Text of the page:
Content: (please note that content portions of a review may contain spoilers)
Gaogaigar leaps forward with another set of five episodes and plays out much like the second volume. There's a good deal of content here, and Gaogaigar junkies will be quite pleased by it, but the shows episodic nature and lack of real depth is something that makes mini marathon sessions hard to watch. The show has a formula, and it is one that works for what it is, but it's all much more apparent in a format like this.

The set of episodes here is mostly more of the same as we get various Zonder attacks and the GGG team works to respond to them. Some of them are more interesting than others, such as the military oriented one where a soldier ends up becoming something more when he's changed, but most of them are fairly unmemorable. One that stands out among the rest is when someone infiltrates the GGG HQ who has been infected by the virus and unleashes its effects into the network there. Visually it reminded me of some of the Evangelion episodes that revolved around the NERV headquarters. The show doesn't make much hay of it afterwards though and it seems like the event didn't do much to change how the GGG works.

Mamoru starts to get a bit more time in these episodes as he's doing a bit more than just showing up and turning transformed Zonders back into humans. More time is spent with his friends, particularly the girl he likes, as they go about on trips and the like only to end up getting into trouble similar to the first volume. Mamoru's origins aren't exactly explored in any of these episodes but the Gaolion's presence strikes a chord with his parents and starts the potential of exploring who he really is. Mamoru hasn't quite been an annoying character in the show as most kids tend to turn out to be, but he's really straddling the line. I don't think we'll get any real depth with him but he needs to change a bit more in order to become something more interesting overall.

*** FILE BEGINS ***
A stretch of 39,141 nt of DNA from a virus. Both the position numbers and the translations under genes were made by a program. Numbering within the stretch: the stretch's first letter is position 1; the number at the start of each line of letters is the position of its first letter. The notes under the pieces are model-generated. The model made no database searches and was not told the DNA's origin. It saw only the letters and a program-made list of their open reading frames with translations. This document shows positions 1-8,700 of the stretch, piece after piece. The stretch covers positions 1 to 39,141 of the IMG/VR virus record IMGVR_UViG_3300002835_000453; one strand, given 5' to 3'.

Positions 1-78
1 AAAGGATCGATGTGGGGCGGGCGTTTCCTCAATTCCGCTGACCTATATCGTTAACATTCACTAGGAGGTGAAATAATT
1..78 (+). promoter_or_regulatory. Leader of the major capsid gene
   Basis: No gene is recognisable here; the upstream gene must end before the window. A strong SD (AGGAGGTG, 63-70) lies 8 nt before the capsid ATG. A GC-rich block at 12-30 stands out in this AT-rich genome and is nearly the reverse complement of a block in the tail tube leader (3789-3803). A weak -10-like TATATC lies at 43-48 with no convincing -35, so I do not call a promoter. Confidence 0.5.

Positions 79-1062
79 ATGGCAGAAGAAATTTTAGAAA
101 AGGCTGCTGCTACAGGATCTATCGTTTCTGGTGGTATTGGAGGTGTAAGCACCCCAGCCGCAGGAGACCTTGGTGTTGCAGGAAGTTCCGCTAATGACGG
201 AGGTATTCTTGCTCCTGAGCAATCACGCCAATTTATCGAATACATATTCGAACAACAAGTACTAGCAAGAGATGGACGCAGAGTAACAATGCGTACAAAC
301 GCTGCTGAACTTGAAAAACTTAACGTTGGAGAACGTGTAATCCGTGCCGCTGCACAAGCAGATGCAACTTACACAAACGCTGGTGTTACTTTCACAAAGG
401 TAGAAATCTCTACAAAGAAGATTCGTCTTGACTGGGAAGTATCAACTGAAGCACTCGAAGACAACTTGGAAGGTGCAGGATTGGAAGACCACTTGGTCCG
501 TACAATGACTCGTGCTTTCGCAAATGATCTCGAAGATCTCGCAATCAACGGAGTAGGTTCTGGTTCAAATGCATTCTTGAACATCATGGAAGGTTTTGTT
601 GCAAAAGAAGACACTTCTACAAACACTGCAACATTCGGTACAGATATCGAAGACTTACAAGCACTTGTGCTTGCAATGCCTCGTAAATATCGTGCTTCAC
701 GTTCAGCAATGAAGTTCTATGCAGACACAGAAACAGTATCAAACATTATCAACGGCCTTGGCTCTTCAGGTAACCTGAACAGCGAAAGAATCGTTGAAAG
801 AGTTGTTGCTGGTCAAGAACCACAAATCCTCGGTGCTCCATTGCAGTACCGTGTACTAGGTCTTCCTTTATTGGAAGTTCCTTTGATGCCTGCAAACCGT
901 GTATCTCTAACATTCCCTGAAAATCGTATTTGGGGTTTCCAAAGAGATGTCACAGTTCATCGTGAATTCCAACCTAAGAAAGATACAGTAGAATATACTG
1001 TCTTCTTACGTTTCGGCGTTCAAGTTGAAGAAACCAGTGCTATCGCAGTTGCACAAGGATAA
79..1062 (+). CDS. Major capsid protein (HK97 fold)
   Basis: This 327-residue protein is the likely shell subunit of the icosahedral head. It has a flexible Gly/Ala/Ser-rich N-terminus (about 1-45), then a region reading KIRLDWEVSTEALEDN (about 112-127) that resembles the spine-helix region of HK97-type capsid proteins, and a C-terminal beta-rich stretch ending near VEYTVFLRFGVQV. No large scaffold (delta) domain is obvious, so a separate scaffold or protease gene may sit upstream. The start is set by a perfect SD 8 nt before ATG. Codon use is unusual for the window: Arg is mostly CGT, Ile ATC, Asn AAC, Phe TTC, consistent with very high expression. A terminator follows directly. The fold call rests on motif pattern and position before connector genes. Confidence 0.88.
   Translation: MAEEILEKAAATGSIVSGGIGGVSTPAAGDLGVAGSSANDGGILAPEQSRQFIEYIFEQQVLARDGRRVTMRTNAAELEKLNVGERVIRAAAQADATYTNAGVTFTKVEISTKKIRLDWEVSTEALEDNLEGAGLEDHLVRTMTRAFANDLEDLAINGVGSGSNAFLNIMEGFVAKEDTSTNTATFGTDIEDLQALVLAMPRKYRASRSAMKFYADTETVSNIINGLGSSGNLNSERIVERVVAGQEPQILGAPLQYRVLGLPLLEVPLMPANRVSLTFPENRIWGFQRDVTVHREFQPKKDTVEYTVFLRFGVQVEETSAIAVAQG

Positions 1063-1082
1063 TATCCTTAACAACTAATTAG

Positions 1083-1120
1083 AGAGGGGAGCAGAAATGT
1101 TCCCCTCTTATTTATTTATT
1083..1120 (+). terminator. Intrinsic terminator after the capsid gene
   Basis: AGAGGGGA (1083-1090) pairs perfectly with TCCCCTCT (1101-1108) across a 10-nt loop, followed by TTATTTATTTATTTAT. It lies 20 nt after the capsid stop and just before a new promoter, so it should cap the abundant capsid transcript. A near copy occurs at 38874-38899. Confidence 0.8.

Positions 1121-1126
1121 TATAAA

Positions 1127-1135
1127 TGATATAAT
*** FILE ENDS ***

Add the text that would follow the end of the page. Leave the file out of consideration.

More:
A new robot, or AI, gets introduced in this volume with Volfogg taking the stage as the intelligence machine. Of course, he's more than meets the eye and his presence provides a bit more of a seeming maturity to what's going on as he's a cool and collected type. The giant robots in general continue to be a really amusing part of the show as they try to mix the fantastic with the realistic. The maintenance aspects of it where they treat it as if the real world issues are affecting the various components is hard to work with when you see trains being used as arms. It's also admittedly hard to watch, even with its intended effects, without thinking about the Transformers toys and show. The designs aren't even trying to hide what they're going after, particularly when doing shadowed shots, but it's still a bit distracting and takes you out of the premise of this show.

In Summary:
Gaogaigar does continue to be a fun show but it's one that really requires small doses of if you're not a hardcore junkie about. The English language adaptation is fun and maintains a good balance between seriousness and camp to make it effective and enjoyable. The shows animation is appealing as I do have a fondness for the traditional method but its age and source materials just show more of the flaws. Gaogaigar has a pretty straightforward audience and those people are likely to have already found this show and are in love with it. But it's not one that I can see really making a widespread mainstream move in this day and age. Which is why I give Media Blasters all the more credit for taking the chance on it.

Japanese 2.0 Language,English 2.0 Language,English Subtitles

Review Equipment
Panasonic PT50LC13 50" LCD RP HDTV, Panasonic DMP-BBD10 Blu-ray player via HDMI -> DVI with upconversion set to 1080i, Sony STR-DE835 DD/DTS receiver, Monster component cable and Panasonic SB-TP20S Multi-Channel Speaker System With 100-Watt Subwoofer.

Mania Grade: B
Audio Rating: B+
Video Rating: B+
Packaging Rating: B
Menus Rating: B-
Extras Rating: B-
Age Rating: 13 & Up
Region: 1 - North America
Released By: Media Blasters
MSRP: 29.98
Running time: 125
Aspect Ratio: 1.33:1
Disc Resolution: 480i/p (mixed/unknown)
Disc Encoding: MPEG-2
Series: Gaogaigar